The first grey nomad?


Tucked in a corner of the National Museum of Australia in Canberra is a kooky 1930’s caravan which is the best inspiration to any of us travelling Australia in a caravan. This circus like contraption was created by Harold Wright during the depression years as the base for his tool sharpening business. He set off with his wife and child in search of work all along the east coast of Australia adding to his the design as he travelled so he could attract attention and make more money as he travelled. The van was sometimes pulled by horses in times when diesel was too expensive or inaccessible and eventually was converted to be towed by the tractor seen in the photographs.

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A video in the museum quotes Wright as believing the ‘modern’ era of the 1930’s was not best suited to his choice of a nomadic life.Little did he know he was just a few decades before his time and one of the first examples of the grey nomad travellers who now swarm Australia’s caravan parks in pristine white vans.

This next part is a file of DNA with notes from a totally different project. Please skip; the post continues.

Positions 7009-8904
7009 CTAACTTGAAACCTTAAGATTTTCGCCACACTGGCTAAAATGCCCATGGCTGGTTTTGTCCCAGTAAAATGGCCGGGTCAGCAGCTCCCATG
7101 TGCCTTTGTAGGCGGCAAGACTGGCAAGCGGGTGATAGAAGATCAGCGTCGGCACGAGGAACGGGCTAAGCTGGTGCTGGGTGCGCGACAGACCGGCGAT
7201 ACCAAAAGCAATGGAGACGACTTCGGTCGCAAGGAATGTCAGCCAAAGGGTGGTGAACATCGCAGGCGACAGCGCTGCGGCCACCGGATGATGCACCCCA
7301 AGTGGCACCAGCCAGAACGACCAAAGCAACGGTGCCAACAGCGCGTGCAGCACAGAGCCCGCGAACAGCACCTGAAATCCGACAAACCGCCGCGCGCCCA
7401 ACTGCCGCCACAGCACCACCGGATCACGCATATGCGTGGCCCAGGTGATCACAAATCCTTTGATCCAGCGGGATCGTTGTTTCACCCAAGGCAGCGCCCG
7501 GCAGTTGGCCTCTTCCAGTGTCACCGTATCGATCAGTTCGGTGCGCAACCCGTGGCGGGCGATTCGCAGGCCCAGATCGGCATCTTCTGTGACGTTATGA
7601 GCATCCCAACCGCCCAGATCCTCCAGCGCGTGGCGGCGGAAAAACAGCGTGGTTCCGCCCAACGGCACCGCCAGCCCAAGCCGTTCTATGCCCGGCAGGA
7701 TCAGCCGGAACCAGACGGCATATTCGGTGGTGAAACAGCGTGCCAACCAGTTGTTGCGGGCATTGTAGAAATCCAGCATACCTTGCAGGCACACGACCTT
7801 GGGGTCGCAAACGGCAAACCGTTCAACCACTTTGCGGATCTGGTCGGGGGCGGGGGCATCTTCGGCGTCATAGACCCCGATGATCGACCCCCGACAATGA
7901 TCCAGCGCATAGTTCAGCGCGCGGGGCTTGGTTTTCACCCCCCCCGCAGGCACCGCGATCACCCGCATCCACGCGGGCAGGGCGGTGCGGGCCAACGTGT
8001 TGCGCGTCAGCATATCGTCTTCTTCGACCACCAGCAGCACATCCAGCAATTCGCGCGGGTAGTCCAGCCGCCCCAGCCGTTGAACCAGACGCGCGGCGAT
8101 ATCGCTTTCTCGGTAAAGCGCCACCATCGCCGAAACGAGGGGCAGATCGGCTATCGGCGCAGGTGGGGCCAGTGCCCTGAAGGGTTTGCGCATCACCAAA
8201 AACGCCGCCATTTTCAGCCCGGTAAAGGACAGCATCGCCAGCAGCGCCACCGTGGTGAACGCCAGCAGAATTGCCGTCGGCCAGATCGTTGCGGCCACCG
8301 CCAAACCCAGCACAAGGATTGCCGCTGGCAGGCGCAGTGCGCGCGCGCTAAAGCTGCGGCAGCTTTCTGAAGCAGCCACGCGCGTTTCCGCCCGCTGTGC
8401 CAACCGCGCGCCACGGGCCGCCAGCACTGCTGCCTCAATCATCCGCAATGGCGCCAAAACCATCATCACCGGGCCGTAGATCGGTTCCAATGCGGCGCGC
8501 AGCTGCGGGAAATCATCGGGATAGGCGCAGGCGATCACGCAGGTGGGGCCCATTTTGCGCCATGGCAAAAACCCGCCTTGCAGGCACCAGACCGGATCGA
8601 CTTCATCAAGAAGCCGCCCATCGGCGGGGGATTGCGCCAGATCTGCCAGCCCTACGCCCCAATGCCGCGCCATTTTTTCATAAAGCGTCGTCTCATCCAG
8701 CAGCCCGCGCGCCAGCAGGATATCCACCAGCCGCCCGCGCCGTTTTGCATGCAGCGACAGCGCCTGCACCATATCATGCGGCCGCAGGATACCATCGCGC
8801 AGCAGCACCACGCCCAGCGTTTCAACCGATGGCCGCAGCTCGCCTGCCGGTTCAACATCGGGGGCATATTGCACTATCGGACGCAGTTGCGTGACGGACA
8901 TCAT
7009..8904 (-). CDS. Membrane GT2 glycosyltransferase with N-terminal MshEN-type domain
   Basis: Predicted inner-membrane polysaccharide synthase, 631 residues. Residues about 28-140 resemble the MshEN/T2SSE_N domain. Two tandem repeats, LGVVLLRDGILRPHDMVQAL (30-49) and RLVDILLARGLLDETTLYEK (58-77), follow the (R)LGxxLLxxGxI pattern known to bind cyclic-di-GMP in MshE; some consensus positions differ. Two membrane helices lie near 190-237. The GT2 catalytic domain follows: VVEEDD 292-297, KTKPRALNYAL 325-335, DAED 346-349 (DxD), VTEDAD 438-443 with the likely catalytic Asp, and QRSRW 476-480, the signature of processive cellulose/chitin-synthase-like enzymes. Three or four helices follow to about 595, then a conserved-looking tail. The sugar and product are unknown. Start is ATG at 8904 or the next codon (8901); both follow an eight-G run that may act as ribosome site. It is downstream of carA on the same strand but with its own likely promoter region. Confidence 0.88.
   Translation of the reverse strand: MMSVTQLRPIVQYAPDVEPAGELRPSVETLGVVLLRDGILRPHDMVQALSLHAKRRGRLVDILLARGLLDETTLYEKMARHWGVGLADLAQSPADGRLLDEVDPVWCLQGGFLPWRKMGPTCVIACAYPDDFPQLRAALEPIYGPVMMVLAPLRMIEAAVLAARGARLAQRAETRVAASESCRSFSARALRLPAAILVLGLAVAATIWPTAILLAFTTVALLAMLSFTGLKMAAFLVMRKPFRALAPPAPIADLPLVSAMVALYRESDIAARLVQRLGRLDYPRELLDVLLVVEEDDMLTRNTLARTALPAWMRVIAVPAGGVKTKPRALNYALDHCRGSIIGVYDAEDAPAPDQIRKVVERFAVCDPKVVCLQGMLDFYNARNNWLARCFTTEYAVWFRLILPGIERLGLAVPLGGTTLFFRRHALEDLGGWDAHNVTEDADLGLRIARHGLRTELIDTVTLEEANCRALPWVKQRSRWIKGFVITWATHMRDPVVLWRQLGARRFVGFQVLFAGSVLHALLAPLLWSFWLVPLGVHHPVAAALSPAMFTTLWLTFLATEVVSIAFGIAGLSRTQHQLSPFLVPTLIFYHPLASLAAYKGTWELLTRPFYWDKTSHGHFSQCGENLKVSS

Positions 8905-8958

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After his death his wife gave the caravan to a scrap dealer. It was saved from destruction by a gentleman who recognised the vehicle from his childhood when it visited his town once a year. It was then restored by the museum.

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My photos of this machine are mediocre. Visit the museum’s website to read the whole story on this fantastic piece of Australian memorabilia or better still get yourself to Canberra and visit all the other quirky Australian history in the National Museum of Australia.

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